Those with poor credit scores face a hard time proving they've gotten better at managing their finances, since they're too risky a bet for most lenders. A secured loan can be the best option to rebuild credit, because it removes much of the risk from the equation. The borrower puts up her own assets or funds, and the bank makes a loan using that as collateral and reports the payments to the credit reporting bureaus.
If you have assets like a home or paid-off vehicle, you may not have a problem getting a secured loan from your bank even if your credit is poor. Because the security for the loan is something of value that you presumably won't want to lose, the risk to the lending institution is smaller. You'll pay a higher interest rate than someone with better credit, however, and your borrowing limit likely will be less.
Your money can serve as collateral for secured loans -- but you'll have to agree to keep it under lock and key until the time is right. Some secured loans require you to place funds in a savings account or certificate of deposit that the financial institution holds until you've paid the balance of the loan. Another option is a credit builder loan. This puts the borrowed amount into a savings account or CD. You repay the bank monthly as agreed out of your own savings or checking account, and receive the loan proceeds once the final payment is made.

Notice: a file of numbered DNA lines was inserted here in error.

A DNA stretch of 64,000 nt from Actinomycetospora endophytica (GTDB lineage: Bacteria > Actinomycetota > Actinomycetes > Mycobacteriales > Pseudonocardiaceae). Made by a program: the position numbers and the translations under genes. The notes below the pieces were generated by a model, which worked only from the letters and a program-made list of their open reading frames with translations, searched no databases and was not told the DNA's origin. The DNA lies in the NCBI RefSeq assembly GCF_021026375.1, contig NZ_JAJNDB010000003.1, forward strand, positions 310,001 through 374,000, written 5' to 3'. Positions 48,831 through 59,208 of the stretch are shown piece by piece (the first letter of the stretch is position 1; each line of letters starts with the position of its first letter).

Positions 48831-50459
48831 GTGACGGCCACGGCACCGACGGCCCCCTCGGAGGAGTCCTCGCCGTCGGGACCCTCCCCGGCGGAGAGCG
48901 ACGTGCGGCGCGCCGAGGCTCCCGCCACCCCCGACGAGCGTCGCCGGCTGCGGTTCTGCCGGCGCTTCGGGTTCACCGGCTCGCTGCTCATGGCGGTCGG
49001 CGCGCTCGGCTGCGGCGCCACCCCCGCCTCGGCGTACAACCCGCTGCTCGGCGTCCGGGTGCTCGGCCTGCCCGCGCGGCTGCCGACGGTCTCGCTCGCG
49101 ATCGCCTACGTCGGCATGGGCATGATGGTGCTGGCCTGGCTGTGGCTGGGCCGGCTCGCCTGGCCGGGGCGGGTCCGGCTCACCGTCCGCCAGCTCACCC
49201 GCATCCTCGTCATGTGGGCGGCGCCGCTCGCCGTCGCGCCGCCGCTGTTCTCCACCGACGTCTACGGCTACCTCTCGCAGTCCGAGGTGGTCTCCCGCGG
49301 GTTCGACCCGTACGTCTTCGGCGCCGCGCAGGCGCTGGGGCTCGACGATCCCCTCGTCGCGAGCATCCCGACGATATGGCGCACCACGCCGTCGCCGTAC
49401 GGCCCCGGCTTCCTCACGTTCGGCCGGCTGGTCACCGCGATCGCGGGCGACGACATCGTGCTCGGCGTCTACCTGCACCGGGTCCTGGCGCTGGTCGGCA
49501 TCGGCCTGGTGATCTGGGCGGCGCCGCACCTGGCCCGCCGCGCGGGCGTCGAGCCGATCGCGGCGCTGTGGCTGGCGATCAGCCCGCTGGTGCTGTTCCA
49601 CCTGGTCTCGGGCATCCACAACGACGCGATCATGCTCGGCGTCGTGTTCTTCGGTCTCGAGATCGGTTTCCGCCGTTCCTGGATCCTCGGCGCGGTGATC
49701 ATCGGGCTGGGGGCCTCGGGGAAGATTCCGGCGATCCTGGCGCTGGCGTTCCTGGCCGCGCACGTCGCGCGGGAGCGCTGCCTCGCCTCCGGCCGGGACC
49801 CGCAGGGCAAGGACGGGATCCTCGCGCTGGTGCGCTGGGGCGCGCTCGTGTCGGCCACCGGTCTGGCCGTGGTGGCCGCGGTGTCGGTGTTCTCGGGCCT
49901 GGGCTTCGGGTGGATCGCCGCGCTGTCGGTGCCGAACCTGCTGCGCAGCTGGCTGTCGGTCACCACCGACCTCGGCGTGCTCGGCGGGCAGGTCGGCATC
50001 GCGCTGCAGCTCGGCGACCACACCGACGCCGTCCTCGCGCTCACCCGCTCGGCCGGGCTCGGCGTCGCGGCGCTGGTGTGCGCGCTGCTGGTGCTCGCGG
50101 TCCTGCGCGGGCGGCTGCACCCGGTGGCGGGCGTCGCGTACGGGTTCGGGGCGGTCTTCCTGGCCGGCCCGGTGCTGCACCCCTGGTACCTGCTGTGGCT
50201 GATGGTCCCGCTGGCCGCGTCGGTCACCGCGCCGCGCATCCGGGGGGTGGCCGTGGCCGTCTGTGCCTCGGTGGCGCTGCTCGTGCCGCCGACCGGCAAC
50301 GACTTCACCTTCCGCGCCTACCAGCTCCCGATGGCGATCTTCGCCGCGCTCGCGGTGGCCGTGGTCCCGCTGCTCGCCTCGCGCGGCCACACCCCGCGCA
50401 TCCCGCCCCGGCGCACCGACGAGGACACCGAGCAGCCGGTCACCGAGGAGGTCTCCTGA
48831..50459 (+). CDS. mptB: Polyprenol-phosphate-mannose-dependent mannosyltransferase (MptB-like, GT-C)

Video of the Day
Banks and Credit Unions
Some banks offer secured loans to existing and new customers. Many credit unions offer loans to customers secured by other deposits, but you need to be a member of the credit union to participate. If you find an attractive offer at a credit union you don't belong to, you'll need to apply for membership and be approved before applying for the secured loan. With both banks and credit unions, you may have to back the loan with money deposited in a savings account or with CDs. Alternatively, the loan itself may be placed into a restricted savings account or CD, and made available only once the loan is paid off.
Payday lenders may offer a short-term loan secured by a postdated check that you provide at the time the funds are disbursed. If you don't come back to repay the amount borrowed in cash, the lender deposits your check. These lenders are regulated at the state level, so their prevalence and terms vary depending on where you live. They don't require a credit check, so as long as you have a job and a stable bank account you're generally approved. However, the fees can be excessive -- typically $15 per $100 borrowed over a two-week period. That, combined with the short loan term, make it a dangerous option for most borrowers.